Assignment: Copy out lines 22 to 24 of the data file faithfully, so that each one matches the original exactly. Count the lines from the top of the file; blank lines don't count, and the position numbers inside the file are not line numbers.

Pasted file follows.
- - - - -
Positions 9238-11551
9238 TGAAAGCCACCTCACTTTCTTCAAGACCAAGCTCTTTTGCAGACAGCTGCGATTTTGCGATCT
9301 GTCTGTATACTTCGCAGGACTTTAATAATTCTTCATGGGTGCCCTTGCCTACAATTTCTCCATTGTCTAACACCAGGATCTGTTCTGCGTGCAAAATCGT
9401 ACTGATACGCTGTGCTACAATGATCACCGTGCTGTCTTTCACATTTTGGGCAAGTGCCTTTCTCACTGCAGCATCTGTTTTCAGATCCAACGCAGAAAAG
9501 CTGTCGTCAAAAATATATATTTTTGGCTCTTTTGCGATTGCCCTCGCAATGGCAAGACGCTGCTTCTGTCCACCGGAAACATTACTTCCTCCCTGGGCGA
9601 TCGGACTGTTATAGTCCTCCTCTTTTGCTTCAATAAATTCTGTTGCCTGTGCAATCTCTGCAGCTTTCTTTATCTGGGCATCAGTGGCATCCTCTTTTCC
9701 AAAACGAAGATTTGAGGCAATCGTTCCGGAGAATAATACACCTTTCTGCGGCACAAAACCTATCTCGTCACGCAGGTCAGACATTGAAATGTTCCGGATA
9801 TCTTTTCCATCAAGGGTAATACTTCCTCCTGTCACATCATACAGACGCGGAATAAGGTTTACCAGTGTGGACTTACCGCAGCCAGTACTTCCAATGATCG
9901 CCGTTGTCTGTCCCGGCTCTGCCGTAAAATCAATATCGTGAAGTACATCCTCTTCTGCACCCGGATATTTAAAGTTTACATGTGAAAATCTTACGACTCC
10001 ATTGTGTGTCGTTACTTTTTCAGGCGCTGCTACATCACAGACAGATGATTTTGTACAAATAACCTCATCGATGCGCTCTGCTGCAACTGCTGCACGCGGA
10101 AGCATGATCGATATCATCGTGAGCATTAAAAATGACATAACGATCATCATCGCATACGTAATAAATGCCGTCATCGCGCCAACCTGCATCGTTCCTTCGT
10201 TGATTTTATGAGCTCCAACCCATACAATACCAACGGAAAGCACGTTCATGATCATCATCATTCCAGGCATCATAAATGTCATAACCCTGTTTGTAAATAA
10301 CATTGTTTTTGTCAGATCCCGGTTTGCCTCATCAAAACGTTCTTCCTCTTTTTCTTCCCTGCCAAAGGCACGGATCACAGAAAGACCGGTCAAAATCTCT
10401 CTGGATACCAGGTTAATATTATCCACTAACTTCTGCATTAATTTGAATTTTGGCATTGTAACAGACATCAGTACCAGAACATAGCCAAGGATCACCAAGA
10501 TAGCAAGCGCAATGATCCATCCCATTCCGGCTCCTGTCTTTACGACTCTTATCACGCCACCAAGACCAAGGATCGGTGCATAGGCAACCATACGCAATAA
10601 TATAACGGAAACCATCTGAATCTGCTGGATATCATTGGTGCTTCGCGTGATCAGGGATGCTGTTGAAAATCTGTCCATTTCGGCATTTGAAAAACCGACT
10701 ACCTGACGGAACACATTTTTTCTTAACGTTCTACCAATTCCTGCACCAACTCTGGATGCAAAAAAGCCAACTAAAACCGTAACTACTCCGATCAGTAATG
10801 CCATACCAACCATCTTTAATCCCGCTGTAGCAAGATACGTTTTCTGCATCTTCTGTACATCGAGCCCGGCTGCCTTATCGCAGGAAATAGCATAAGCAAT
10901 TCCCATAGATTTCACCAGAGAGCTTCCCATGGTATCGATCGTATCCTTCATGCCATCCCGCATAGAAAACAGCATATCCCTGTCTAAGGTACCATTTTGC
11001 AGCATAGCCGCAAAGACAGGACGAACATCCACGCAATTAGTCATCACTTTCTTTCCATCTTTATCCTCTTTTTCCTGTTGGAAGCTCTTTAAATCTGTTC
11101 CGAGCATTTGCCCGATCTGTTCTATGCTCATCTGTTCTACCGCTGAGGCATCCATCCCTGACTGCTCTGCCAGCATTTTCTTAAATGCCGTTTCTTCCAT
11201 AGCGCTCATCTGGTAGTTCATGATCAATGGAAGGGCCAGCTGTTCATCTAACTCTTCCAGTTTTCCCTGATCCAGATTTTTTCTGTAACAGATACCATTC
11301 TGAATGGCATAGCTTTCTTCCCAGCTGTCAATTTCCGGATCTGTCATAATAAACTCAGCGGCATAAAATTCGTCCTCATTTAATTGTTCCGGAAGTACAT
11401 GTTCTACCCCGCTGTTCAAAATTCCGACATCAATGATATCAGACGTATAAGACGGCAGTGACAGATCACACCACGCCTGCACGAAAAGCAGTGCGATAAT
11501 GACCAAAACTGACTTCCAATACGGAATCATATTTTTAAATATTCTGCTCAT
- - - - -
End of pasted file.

11201 AGCGCTCATCTGGTAGTTCATGATCAATGGAAGGGCCAGCTGTTCATCTAACTCTTCCAGTTTTCCCTGATCCAGATTTTTTCTGTAACAGATACCATTC
11301 TGAATGGCATAGCTTTCTTCCCAGCTGTCAATTTCCGGATCTGTCATAATAAACTCAGCGGCATAAAATTCGTCCTCATTTAATTGTTCCGGAAGTACAT
11401 GTTCTACCCCGCTGTTCAAAATTCCGACATCAATGATATCAGACGTATAAGACGGCAGTGACAGATCACACCACGCCTGCACGAAAAGCAGTGCGATAAT